His next work, "The Nature of Truth" (1906), was connected with certain aspects of his study of Spinoza. He found in Spinoza the doctrine that the internal character of a true idea—its "adequacy"—showed itself for the coherence of its content, and on his new work he expounded the doctrine of truth as "coherence" after criticizing rival doctrines. His criticism first of the "corresponding theory" and then of the school of thought associated principally with G. E. Moore and Bertrand Russell is pertinacious and formidable. It is characteristic that it is directed, not against particular statements of other philosophers, but against what he conceived to be the spirit and presuppositions of a school of doctrine. Joachim indulged little in direct controversy, though on occasion he that he could so with considerable effect.
In 1908 Joachim published a translation with notes of Aristotle's treatise, "De Lineis Insecabilibus," and in 1922 a controversy (with revised text and a translation) of "de Generation et Corruptione." The latter in particularly (as the more elaborate work) shows perfectly Joachim's philosophical insight, accurate scholarship, and profound knowledge of ancient philosophy. The introduction is a packed and authoritative statement, which could hardly be surpassed of certain main Aristotelian doctrines. His unpublished lectures on the Ethics of Aristotle, his notes on the Posterior Analytics and other works which he read with all his classes all had the same authoritative character. In all his Aristotelian studies he discussed every point with his lifelong friend, J. A. Smith, the Waynflete Professor of Metaphysical Philosophy. In the latter part of his tenure of the Chair of Logic the two collaborated in classes for senior students in the more difficult treatises of Aristotle, taking the classes together.
When Joachim was appointed to the Chair of Logic in 1919 it was realized that his treatment of his subject would differ from that of his predecessor, Cook Wilson. Logic for him could not be distinguished from metaphysics, and his own views in metaphysics were fairly established. A philosopher whose ultimate convictions are still unstable has the advantage that the way is still open for unexpected views and for sudden and brilliant paradoxes. With Joachim this could not be; but it would be far from the truth to suppose that his work was the iteration in varied forms of doctrines in regard to which he had long been convinced. To those who contemplated his philosophical system from outside the subtle development and modification which it was continually undergoing were not easily apparent. But they represented nevertheless a steady progress in the working out of Joachim's philosophy.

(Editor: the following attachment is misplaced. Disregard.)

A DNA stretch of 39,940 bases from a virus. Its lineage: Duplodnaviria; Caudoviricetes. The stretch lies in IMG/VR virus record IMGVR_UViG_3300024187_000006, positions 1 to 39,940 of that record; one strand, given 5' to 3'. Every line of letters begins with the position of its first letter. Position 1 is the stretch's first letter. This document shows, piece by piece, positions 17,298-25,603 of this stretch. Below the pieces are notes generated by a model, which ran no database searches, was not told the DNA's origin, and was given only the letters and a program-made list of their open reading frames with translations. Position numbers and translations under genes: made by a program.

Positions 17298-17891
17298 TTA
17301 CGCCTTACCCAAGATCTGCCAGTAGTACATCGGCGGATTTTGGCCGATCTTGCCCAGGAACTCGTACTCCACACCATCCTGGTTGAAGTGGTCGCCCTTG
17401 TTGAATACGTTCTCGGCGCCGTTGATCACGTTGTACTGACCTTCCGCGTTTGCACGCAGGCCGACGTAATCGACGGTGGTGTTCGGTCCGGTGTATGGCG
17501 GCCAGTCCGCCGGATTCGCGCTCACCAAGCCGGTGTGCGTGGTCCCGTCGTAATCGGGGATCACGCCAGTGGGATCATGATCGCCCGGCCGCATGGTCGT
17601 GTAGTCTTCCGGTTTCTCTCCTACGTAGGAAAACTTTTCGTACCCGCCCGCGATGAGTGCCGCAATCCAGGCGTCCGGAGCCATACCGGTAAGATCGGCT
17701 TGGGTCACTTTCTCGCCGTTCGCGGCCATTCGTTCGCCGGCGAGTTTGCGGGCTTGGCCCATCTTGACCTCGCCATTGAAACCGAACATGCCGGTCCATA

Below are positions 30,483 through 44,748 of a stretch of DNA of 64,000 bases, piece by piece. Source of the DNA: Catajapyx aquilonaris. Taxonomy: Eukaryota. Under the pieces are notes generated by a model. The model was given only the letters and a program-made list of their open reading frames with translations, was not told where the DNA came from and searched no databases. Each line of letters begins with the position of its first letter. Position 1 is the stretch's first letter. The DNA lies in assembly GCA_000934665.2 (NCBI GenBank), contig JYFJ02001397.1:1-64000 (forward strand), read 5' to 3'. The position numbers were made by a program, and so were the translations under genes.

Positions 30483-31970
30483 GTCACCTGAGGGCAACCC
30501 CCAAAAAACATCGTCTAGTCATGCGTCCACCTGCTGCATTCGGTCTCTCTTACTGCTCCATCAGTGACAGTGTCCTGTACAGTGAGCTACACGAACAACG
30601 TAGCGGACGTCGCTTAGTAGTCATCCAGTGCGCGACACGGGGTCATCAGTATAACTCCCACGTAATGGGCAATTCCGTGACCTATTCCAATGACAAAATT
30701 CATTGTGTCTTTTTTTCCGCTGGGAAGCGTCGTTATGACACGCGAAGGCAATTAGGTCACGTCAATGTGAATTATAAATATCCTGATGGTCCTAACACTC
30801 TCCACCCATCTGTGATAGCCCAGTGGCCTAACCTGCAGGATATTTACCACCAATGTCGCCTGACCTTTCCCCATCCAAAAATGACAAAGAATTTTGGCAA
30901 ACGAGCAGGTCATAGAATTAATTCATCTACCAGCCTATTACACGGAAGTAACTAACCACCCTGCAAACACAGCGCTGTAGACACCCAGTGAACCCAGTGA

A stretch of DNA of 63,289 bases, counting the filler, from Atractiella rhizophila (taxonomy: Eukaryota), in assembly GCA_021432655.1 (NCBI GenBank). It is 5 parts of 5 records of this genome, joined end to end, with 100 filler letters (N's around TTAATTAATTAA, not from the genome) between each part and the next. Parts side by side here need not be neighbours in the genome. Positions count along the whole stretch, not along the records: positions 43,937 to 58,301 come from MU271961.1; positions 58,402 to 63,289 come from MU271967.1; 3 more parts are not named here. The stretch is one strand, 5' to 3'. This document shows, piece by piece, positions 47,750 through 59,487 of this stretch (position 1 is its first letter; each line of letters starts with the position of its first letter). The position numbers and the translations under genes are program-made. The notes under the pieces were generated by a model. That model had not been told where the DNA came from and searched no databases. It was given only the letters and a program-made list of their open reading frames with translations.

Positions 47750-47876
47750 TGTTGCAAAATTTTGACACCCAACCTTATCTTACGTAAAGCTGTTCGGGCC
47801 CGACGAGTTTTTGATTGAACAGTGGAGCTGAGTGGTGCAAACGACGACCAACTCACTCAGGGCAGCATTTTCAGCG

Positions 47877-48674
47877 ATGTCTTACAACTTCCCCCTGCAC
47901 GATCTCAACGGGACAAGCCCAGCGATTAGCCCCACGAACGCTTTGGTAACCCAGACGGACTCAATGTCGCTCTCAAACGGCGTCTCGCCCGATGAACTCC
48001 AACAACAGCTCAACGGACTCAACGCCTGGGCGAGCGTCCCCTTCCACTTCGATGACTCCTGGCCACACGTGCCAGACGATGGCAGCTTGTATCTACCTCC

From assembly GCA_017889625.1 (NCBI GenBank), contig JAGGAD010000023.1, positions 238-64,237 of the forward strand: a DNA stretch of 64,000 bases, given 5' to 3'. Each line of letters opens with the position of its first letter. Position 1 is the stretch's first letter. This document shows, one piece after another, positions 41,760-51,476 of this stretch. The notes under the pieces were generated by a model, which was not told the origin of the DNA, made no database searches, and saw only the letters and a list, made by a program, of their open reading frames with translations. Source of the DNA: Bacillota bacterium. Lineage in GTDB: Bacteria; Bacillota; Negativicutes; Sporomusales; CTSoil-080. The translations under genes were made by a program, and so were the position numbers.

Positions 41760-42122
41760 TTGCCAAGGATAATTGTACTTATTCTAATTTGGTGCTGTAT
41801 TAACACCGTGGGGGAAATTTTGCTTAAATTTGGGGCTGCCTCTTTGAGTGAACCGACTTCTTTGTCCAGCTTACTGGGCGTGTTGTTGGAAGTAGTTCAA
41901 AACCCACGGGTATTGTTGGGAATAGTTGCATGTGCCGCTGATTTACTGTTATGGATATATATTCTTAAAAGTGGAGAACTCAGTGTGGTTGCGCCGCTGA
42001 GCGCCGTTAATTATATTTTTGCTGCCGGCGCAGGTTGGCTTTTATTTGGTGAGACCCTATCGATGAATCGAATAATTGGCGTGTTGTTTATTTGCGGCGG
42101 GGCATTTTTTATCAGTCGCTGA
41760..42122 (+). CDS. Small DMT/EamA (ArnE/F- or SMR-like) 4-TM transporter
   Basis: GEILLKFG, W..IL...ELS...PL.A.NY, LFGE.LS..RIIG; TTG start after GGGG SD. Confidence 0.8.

Joachim was an impressive lecturer. His spare figure, his beautiful voice, his sensitive features and hands, seemed congruous with the texture of his though, and he conveyed forcibly the sense of a determination to follow out the implication if his subject-matter and to have nothing in his lectures loosely articulate or imperfectly expressed. He was essentially a thinker who pursued by himself the undeviating train of his own thought; he avoided so far as possible congresses and meetings of philosophers, and only attended under pressure of his own extreme conscientiousness. But at the same time he was extraordinarily accessible and generous to his colleagues and all students of philosophy, taking endless pains in criticism when it was solicited, and in the discussion of their difficulties. In University and college business (which he always readily undertook) he showed the same thoroughness and care.
He retired in 1935 and was made Emeritus Professor. He continued to live in Oxford and pursued his work in philosophy so far as failing eyesight, and, in the last year or two, failing health would permit.
Many generation of students in philosophy in Oxford will remember the hospitality of Joachim and his wife, and the charm of a household which, particularly when they had their three children at home, was marked by great simplicity, friendliness, and dignity, and seemed subtly to coney the suggestion of an earlier Oxford tradition.